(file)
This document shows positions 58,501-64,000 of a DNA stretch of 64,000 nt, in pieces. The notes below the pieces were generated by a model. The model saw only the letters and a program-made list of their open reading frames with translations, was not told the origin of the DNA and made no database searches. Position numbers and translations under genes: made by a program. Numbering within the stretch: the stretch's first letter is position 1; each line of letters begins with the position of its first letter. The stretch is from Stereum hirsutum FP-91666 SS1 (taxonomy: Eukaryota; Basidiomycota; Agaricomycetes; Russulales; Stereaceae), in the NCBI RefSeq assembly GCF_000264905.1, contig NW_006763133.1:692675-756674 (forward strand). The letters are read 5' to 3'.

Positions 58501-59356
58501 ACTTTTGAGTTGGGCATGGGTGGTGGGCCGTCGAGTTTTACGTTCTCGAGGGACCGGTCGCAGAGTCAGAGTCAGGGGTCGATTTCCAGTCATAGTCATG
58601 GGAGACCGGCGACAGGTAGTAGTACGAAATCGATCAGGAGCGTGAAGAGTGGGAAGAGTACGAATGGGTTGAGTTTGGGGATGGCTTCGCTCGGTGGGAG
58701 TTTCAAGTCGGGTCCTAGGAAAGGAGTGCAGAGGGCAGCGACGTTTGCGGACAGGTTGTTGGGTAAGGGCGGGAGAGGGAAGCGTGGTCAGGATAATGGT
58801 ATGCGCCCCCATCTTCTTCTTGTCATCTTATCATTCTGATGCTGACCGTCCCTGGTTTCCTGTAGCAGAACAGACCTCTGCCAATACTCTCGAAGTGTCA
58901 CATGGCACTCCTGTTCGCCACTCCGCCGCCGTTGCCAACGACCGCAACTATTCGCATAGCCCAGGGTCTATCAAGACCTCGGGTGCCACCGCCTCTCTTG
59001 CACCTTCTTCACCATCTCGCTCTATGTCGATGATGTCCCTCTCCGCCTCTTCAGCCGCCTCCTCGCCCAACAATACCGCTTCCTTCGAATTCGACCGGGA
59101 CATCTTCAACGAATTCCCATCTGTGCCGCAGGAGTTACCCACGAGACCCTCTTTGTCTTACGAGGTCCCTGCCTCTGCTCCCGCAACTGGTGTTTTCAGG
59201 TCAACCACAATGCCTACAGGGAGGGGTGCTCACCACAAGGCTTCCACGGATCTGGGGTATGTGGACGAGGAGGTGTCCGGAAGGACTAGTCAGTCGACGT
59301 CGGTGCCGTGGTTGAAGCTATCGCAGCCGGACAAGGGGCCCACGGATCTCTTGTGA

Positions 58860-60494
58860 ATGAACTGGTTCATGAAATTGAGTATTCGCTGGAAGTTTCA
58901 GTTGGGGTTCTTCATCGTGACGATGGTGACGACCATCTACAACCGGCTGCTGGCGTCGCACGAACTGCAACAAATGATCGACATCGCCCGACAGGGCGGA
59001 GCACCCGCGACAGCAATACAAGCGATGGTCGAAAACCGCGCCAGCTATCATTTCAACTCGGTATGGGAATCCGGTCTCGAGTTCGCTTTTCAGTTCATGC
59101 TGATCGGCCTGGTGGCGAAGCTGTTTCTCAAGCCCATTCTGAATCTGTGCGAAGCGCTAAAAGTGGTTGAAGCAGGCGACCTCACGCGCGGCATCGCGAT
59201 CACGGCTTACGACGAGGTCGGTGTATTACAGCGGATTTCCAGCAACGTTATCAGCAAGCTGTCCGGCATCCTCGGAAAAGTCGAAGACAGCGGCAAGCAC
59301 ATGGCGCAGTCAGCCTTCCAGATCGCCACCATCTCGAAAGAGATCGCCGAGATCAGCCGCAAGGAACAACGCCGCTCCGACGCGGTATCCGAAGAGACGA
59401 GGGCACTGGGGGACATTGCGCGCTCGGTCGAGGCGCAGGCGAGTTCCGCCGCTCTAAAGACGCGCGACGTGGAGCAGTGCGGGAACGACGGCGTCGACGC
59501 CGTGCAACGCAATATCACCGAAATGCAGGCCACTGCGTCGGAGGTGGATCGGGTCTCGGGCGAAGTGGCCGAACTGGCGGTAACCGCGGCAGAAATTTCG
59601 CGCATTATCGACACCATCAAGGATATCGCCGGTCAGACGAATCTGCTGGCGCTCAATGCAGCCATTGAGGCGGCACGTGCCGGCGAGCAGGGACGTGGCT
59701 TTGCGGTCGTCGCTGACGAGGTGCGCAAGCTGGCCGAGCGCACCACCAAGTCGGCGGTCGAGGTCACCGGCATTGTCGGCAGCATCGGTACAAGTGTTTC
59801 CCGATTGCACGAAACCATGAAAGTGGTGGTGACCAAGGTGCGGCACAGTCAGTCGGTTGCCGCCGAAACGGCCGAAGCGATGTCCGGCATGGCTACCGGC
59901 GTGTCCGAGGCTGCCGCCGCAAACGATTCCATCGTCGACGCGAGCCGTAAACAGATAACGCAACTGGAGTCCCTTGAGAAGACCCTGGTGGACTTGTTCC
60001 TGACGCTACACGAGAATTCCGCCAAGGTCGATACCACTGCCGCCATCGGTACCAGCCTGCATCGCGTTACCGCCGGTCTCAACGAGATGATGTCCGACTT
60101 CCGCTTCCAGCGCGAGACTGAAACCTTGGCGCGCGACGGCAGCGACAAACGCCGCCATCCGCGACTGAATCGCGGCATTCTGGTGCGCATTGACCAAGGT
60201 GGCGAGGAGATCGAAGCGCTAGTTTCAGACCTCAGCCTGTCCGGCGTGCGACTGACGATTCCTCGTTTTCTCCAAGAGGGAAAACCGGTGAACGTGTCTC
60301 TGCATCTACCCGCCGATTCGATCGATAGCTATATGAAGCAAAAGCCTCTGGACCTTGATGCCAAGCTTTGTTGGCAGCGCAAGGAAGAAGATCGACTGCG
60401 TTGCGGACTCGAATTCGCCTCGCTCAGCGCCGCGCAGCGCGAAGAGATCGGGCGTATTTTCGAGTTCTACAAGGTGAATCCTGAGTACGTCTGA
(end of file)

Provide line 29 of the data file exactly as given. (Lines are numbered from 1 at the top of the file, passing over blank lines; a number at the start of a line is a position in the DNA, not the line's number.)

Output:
60401 TTGCGGACTCGAATTCGCCTCGCTCAGCGCCGCGCAGCGCGAAGAGATCGGGCGTATTTTCGAGTTCTACAAGGTGAATCCTGAGTACGTCTGA